Wednesday, June 20, 2007

Danger and Boys: Lord of the Deep by Graham Salisbury

"Mikey," Bill called without turning. Bill pointed into the water.

"The line's caught in the port prop. Get a knife. Go down and cut it loose."

Mikey's scalp crawled like eel skin before Bill had even gotten all the words out. Instantly he pictured the deep-water sharks, their bloody mouths gaping, jagged, triangular razor-sharp teeth mindlessly ripping away the dead whale's flesh.

And now his own flesh.

Mikey looked into the water off the back of the boat. Deeper than deep. Unimaginably deep. Fathoms of dark and infinite shark-infested ocean. Another world, a place of blood and guts and ripped flesh, a bad dream where you never knew when or where they'd get you.

Or how slow you'd have to die.

Mikey nodded, then went to get the knife.

Mikey idolizes his step-father Bill, secretly thinking of him as Lord of the Deep, the best deep-sea fishing captain in the Islands. At thirteen, as the youngest deckhand to work the Kona coast, Mikey fervently wants to earn Bill's respect and to learn his craft as he works with him on the Crystal-C. But when two trophy fishermen, Cal and Ernie, charter the boat with the sole urge to land a record marlin, Mikey finds it hard to please the surly and self-important sportsmen and harder to understand why Bill takes their abusive language and barbed insults when Mikey's inattention causes one of them to lose a world-class marlin. Wordlessly but filled with fear, Mikey goes under the boat to cut the line loose from the propeller, quailing as he cuts his thumb and watches the blood waft away on the current.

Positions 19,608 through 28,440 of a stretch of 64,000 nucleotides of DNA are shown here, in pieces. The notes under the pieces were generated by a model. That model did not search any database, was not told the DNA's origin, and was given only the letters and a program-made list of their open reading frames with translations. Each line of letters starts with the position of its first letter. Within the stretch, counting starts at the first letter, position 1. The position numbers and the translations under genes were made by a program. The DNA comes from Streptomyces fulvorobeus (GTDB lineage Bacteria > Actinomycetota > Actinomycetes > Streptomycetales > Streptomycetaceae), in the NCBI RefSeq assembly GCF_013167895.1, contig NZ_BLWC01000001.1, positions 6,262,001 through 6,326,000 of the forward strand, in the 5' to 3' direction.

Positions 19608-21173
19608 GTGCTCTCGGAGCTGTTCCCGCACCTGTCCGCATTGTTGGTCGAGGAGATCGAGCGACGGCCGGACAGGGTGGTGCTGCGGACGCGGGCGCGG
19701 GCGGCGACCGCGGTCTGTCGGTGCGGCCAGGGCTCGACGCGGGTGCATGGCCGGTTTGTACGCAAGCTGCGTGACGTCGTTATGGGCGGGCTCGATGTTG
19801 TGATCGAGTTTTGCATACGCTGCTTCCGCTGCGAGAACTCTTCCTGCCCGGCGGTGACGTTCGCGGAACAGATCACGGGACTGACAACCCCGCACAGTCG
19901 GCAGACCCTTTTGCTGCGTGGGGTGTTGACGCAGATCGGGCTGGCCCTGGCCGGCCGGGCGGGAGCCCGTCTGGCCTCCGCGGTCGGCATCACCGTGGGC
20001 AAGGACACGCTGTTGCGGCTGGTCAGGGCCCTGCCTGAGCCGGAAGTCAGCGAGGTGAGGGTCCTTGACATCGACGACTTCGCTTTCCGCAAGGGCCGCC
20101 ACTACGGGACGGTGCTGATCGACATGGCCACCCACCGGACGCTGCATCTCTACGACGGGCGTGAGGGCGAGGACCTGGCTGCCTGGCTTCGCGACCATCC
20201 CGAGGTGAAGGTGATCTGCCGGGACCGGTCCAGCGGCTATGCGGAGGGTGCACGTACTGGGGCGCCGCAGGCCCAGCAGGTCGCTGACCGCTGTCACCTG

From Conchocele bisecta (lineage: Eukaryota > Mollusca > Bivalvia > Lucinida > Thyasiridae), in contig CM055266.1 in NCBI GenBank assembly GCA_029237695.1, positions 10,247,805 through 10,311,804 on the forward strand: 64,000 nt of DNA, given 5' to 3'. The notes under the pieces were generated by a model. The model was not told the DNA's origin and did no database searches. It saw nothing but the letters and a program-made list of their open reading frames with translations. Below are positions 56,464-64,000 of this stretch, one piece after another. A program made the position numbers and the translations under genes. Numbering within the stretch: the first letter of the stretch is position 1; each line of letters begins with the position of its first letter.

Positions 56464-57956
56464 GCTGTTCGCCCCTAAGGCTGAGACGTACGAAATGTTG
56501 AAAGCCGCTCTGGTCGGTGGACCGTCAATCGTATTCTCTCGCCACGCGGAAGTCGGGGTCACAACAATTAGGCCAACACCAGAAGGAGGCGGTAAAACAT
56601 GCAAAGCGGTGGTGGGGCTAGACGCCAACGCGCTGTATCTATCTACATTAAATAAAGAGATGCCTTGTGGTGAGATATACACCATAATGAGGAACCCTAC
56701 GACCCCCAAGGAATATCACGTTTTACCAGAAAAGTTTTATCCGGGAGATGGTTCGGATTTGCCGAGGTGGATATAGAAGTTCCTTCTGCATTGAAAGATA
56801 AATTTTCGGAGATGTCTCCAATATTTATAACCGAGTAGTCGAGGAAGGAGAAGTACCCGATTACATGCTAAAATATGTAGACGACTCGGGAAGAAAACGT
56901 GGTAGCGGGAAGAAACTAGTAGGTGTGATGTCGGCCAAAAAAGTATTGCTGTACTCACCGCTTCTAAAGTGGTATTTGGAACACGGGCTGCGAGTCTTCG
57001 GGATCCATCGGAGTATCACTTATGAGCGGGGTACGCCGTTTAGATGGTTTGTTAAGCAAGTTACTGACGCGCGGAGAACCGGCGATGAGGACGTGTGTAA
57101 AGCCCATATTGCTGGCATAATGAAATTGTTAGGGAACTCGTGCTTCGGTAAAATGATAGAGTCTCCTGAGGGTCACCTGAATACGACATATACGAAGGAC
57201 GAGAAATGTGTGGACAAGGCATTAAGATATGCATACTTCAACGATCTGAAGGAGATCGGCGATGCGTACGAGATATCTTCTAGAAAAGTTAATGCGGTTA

Grumbling, the two fisherman go back to their card game, too disgusted even to bother to strike the hook when a bull mahimahi takes the bait. When Mikey begins to wrestle with the huge fish, however, Ernie takes the reel and after a long struggle brings him to the boat. When it becomes obvious that this fish is going to be a record catch, Bill points out that Ernie can't claim the record because he didn't strike the fish himself. Unbelieving, Mikey watches as Ernie and Cal offer Bill a bribe to keep quiet and Bill grimly looks away without turning the deal down.

Awarded the Boston Globe Horn Book Award, Graham Salisbury's Lord of the Deep is a serious coming-of-age story with some great fishing scenes and enough thrills and danger to keep anyone turning the pages. Salisbury is a talented writer of adventure stories in which the sea itself is always a central character, including Blue Skin of the Sea, and Island Boyz, as well as the previously reviewed wartime novels Under the Blood-Red Sun and House of the Red Fish.



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